In the final rule on statements made for dietary supplements concerning the effect of the product on the structure or function of the body (structure/function final rule (65 FR 1000, January 6, 2000)), FDA estimated that there were 29,000 dietary supplement products marketed in the United States (65 FR 1000 at 1045). Assuming that the flow of new products is 10 percent per year, then 2,900 new dietary supplement products will come on the market each year. The structure/function final rule estimated that about 69 percent of dietary supplements have a claim on their labels, most probably a structure/function claim (65 FR 1000 at 1046). Therefore, we assume that supplement manufacturers will need time to assemble the evidence to substantiate each of the 2,001 claims (2,900 x 69%) made each year. If we assume that the 2,001 claims are equally likely to be pre-existing widely established claims, novel claims, or pre-existing claims that are not widely established, then we can expect 667 of each of these types of claims to be substantiated per year. Row 1 of Table 1 of this document shows that the annual burden hours associated with assembling evidence for claims is 160,747 (667 x 1hr, 667 x 120 hrs, and 667 x 120 hrs).
There are no capital costs or operating and maintenance costs associated with this information collection.
III. Guidance on Applying the Structure/Function Rule
On January 6, 2000, FDA published a final rule, often referred to as the “structure/function rule,” implementing section 403(r)(6) of the act concerning the types of statements that can be made regarding the effect of a dietary supplement on the structure or function of the body (65 FR 1000). This rule, codified in § 101.93(f) (21 CFR 101.93(f) and (g)), distinguishes between disease claims and structure/function claims. As discussed in § 101.93, if the label or labeling of a product marketed as a dietary supplement bears a disease claim as defined in that rule, the product will be subject to regulation as a drug unless the claim is an authorized health claim for which the product qualifies.Start Printed Page 64964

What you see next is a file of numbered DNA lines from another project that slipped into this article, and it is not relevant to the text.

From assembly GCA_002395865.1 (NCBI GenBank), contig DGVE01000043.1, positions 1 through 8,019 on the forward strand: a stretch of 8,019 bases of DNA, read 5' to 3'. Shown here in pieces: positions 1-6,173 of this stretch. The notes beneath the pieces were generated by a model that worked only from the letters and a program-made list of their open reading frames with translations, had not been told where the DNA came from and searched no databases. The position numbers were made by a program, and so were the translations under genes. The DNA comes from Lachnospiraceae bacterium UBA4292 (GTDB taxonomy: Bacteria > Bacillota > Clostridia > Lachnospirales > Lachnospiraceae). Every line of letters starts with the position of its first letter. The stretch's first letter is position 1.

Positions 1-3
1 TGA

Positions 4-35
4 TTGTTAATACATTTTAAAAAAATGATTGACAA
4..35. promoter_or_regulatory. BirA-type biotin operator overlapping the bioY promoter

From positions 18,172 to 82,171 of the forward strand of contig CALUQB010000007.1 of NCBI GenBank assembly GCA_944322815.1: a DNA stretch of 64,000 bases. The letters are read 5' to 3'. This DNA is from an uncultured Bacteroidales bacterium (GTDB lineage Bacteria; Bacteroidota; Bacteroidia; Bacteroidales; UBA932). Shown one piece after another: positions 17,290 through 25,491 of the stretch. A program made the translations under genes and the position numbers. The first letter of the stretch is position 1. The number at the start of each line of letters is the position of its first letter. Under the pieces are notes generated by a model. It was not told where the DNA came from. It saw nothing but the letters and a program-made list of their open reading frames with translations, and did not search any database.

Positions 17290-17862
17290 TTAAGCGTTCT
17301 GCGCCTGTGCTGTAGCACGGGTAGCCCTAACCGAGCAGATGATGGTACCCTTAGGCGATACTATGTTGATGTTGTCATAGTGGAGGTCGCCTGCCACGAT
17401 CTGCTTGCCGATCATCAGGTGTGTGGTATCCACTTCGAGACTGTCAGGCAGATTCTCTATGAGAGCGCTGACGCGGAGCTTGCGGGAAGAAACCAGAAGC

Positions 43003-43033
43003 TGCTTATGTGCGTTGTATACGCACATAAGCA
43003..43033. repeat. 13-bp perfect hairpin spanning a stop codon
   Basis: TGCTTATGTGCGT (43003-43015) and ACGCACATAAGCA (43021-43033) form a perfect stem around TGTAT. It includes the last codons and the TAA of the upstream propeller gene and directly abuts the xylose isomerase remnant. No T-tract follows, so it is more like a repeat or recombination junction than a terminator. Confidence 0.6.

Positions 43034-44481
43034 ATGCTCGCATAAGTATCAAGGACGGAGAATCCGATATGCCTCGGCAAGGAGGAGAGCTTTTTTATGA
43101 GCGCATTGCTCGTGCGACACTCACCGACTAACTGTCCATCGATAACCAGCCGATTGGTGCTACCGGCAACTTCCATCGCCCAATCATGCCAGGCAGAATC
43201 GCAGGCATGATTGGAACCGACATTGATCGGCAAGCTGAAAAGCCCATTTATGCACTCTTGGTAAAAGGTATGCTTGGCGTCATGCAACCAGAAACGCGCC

In the preamble to the final rule, FDA stated that it intended to publish a guidance on applying this rule. In a notice published in the Federal Register on February 22, 2001 (66 FR 11172), FDA invited public comments on the topics that should be included in such a guidance. FDA agrees with the comments that were submitted stating that the preamble to the structure/function rule and the numerous courtesy letters that the agency has issued since the enactment of section 403(r)(6) provide considerable guidance to dietary supplement manufacturers about the types of claims that the agency considers to be disease claims. Therefore, FDA has decided not to issue such a guidance at this time. FDA will continue to monitor dietary supplement manufacturers' compliance with section 403(r)(6) of the act and § 101.93, take enforcement action where appropriate, and reconsider the possibility of issuing guidance if future developments warrant.
Interested persons may submit to the Division of Dockets Management (see ADDRESSES) written or electronic comments regarding the substantiation draft guidance document. (FDA is not specifically seeking comment on its decision not to publish additional guidance on the structure/function rule.) Two copies of mailed comments are to be submitted, except that individuals may submit one paper copy. Comments are to be identified with the docket number found in brackets in the heading of this document. The draft guidance and received comments are available for public examination in the Division of Dockets Management between 9 a.m. and 4 p.m., Monday through Friday.
V. Electronic Access
Persons with access to the Internet may obtain the document at http://www.cfsan.fda.gov or http://www.fda.gov/dockets/ecomments. Once on this site, select 2004D-0466 “Guidance for Industry: Substantiation for Dietary Supplement Claims Made Under Section 403(r)(6) of the Federal Food, Drug, and Cosmetic Act” and follow the directions. Copies of this draft guidance may be obtained on the Internet from the CFSAN homepage at http://www.cfsan.fda.gov.Start Signature
Dated: October 25, 2004.
Assistant Commissioner for Policy.
1. Under section 403(r)(6)(A) of the act (21 U.S.C. 343(r)(6)(A)), such a statement is one that “claims a benefit related to a classical nutrient deficiency disease and discloses the prevalence of such disease in the United States, describes the role of a nutrient or dietary ingredient intended to affect the structure or function in humans, characterizes the documented mechanism by which a nutrient or dietary ingredient acts to maintain such structure or function, or describes general well-being from consumption for a nutrient or dietary ingredient.”Back to Citation
[FR Doc. 04-24871 Filed 11-4-04; 8:45 am]
BILLING CODE 4160-01-S